Agenda and draft minutes

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Items
No. Item

55.

Apologies for absence

Minutes:

 

No apologies of absence were received.

 

56.

To sign the minutes of the previous meeting. pdf icon PDF 93 KB

Minutes:

The minutes of the meeting on Tuesday, 10 March 2020 were signed by the Chair.

57.

Declarations of Interest

Minutes:

Cllr Gow and Cllr Rice declared an Other Significant Interest as appointed Directors of Rosherville Limited, the Council’s Local Authority Trading Company.

 

58.

General Fund Provisional Outturn Report pdf icon PDF 241 KB

Minutes:

The Committee was presented with the 2019/20 provisional General Fund Outturn Report, including movements in the General Fund working balances and earmarked reserves and the 2019/20 provisional General Fund Capital Outturn.

 

The Principal Accountant (General Fund) advised that the report was labelled as provisional as it was still subject to the external audit process and the receipt of the final audit opinion which will come to the Finance & Audit Committee in due course.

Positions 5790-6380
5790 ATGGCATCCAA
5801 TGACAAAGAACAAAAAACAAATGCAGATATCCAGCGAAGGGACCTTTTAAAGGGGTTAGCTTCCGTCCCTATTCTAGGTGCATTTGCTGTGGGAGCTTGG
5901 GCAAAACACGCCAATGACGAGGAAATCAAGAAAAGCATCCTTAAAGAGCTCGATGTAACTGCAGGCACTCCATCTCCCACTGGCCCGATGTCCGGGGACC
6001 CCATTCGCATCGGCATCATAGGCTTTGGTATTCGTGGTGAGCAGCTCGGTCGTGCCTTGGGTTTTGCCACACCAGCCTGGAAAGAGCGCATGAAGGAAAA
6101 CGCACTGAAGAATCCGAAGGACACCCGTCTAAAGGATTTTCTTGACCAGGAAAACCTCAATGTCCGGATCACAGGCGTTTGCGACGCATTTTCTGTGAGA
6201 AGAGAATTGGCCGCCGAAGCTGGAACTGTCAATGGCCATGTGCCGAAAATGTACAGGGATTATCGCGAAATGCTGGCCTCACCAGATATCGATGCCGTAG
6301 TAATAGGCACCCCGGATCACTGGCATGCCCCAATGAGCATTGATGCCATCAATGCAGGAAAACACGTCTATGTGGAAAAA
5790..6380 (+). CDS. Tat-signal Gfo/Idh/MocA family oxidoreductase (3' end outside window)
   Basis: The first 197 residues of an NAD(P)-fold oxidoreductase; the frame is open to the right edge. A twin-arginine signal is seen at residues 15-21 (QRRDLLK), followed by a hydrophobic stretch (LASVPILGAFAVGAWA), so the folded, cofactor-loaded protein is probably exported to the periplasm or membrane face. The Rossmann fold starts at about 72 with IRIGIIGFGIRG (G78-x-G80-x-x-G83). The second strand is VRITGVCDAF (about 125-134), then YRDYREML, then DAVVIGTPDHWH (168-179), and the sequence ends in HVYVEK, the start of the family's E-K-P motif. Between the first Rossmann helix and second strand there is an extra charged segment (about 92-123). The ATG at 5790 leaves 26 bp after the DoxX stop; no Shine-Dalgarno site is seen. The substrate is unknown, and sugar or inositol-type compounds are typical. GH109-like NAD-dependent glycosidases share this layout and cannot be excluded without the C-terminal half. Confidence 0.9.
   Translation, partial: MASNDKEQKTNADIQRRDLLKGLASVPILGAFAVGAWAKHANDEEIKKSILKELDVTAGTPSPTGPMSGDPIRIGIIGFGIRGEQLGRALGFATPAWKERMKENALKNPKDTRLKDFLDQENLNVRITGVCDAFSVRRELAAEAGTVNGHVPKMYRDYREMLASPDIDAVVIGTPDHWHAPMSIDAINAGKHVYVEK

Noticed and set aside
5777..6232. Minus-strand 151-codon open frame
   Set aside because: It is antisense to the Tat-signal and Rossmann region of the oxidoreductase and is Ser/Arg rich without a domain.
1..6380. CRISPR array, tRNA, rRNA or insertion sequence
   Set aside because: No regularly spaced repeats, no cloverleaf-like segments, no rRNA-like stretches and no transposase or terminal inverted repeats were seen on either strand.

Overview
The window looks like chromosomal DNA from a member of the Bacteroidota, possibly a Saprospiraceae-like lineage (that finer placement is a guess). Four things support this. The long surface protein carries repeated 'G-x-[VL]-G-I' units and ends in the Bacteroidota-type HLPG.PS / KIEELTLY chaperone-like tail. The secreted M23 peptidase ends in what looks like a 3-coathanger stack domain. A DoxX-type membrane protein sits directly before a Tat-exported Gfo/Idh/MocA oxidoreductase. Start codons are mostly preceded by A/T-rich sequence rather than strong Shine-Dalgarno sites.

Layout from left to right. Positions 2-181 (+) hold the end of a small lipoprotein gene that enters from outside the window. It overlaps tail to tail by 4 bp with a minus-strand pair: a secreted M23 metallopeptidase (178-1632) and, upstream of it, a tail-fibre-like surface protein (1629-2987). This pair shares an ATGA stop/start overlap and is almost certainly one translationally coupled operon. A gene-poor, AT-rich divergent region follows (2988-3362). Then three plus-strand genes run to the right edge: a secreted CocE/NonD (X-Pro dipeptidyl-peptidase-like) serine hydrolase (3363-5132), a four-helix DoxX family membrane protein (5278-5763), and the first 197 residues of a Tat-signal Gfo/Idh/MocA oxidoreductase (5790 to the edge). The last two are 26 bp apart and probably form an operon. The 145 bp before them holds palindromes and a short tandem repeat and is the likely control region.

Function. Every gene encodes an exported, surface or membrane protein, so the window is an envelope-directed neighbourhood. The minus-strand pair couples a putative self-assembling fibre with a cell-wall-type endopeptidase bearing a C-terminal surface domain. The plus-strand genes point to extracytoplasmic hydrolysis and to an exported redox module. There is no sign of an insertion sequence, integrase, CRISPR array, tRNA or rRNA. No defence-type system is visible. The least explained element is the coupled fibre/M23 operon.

The Principal Accountant (General Fund) directed Members to page 14 of the report which held an Executive Summary of the information in the report pertaining to the: 

 

  • General Fund – Revenue
  • General Fund – Capital

 

Members were updated on other key areas of financial performance that may impact on the

Council’s Medium Term Financial Strategy, Medium Term Financial Plan, or Financial Statements.

 

The Chair thanked the Principal Accountant (General Fund) for the detailed run through of the report and opened up the report to Members questions.

 

Cllr Ejaz Aslam requested that it be noted that the Conservatives had full confidence in the Finance Team and were proud to work with them to monitor Gravesham Council’s finances.

 

Following questions for clarification, the Principal Accountant (General Fund) elaborated further on several variances within the report: